Your lens is just what I needed. I want to attract bluebirds to our garden, and have been waiting for my husband to build a box. I have never see none in person, ever, wondering if they are rare in My part of Canada. We built a pond last year and it attracts a lot of birds, especially doves. They have been here all winter.congrat's on your LOTD !!!!!! Blessed*

    • flycatcherrr profile image

      flycatcherrr 5 years ago

      One of my favourite birds! Eastern Bluebirds used to regularly inhabit a couple of custom-built birdhouses at my place, but their numbers have been dropping in recent years. Competition from tree swallows, which arrive about a week earlier, seems to be one factor. This year I'll be experimenting with a door on one birdhouse to keep it closed until I see the first bluebird - we'll see how that goes. Congratulations on yet another excellent lens!

    • livinglargeandh profile image

      livinglargeandh 5 years ago

      I love to see bluebirds-they bring happiness :-). NIce article.

    • aka-rms profile image

      Robin S 5 years ago from USA

      Congratulations! This lens is LOTD today. You can read all about it here: http://hq.squidoo.com/lotd/attracting-bluebirds-in...

    • profile image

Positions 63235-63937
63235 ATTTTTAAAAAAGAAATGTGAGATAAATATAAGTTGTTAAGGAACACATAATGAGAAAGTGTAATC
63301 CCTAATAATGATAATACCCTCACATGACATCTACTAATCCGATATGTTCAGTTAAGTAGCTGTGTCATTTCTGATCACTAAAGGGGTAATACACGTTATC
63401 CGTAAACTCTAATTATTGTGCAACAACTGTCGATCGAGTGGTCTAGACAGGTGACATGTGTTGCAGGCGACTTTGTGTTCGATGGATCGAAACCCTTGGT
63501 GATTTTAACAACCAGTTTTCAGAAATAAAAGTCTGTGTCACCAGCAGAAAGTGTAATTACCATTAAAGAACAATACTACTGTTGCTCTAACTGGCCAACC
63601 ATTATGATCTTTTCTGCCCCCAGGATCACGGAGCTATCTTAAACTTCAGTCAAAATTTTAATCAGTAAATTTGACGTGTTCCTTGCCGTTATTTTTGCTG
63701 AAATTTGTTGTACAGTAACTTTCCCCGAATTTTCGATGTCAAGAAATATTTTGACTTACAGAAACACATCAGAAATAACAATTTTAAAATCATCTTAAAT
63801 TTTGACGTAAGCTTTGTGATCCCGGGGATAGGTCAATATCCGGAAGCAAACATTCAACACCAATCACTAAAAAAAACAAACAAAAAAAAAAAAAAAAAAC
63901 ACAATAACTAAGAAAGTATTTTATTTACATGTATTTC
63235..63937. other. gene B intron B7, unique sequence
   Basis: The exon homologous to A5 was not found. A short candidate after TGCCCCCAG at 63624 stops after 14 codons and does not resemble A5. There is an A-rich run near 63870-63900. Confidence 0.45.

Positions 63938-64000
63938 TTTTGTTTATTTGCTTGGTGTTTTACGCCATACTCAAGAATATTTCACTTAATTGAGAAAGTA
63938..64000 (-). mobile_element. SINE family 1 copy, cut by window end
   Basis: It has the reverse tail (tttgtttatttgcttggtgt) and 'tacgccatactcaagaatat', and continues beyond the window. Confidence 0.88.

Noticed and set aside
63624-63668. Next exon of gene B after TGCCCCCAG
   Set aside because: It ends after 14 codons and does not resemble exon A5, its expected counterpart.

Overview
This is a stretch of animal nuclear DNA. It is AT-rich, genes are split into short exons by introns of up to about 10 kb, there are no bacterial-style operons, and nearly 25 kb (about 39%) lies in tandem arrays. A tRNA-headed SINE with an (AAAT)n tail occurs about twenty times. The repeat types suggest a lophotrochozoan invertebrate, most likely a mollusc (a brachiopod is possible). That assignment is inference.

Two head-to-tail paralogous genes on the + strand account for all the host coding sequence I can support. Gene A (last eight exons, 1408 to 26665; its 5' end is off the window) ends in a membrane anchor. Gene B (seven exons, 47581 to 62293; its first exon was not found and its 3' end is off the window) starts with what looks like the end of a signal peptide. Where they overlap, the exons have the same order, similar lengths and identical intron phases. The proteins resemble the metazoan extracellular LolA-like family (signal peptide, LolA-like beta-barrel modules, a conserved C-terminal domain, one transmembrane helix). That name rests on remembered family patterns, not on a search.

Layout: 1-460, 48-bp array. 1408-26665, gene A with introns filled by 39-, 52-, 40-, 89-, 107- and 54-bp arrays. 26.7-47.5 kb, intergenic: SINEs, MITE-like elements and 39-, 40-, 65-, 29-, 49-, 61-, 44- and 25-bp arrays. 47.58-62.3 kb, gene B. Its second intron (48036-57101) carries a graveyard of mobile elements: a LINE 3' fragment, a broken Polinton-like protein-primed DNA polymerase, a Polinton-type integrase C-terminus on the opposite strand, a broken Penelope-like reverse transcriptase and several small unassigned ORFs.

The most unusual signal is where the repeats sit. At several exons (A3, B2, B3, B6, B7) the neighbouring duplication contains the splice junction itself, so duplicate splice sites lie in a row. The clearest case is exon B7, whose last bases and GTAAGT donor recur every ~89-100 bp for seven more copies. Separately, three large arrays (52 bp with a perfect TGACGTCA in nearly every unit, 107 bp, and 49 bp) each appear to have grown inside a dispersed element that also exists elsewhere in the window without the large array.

Kakigori 5 years ago

      love the lense!

    • Ribolov LM profile image

      Ribolov LM 5 years ago

      Nice, lens, nice birds. I love "green" lenses and lenses about animals. Thnx.

    • Scotties-Rock profile image

      Clairissa 5 years ago from OREFIELD, PA

      My favorite bird! We have a blue bird trail in our yard and every spring/summer our yard, which is big (3 acres) is alive with these magnificent electric blue birds. It's almost time to get the nesting boxes out. :) Blessed!

    • profile image

      anonymous 5 years ago

      Really liked your article, nature is so peaceful. I know sometime in my life I'll make and build several bird houses and put them up in my yard but as of yet haven't built any. *blessed by a squid angel*

    • wjfoster profile image

      wjfoster 5 years ago

      great, good, clean, unselfish content, great model

    • healthtruth lm profile image

      healthtruth lm 5 years ago

      brilliant lens

    • profile image

      anonymous 5 years ago

      lovely bird

    • aesta1 profile image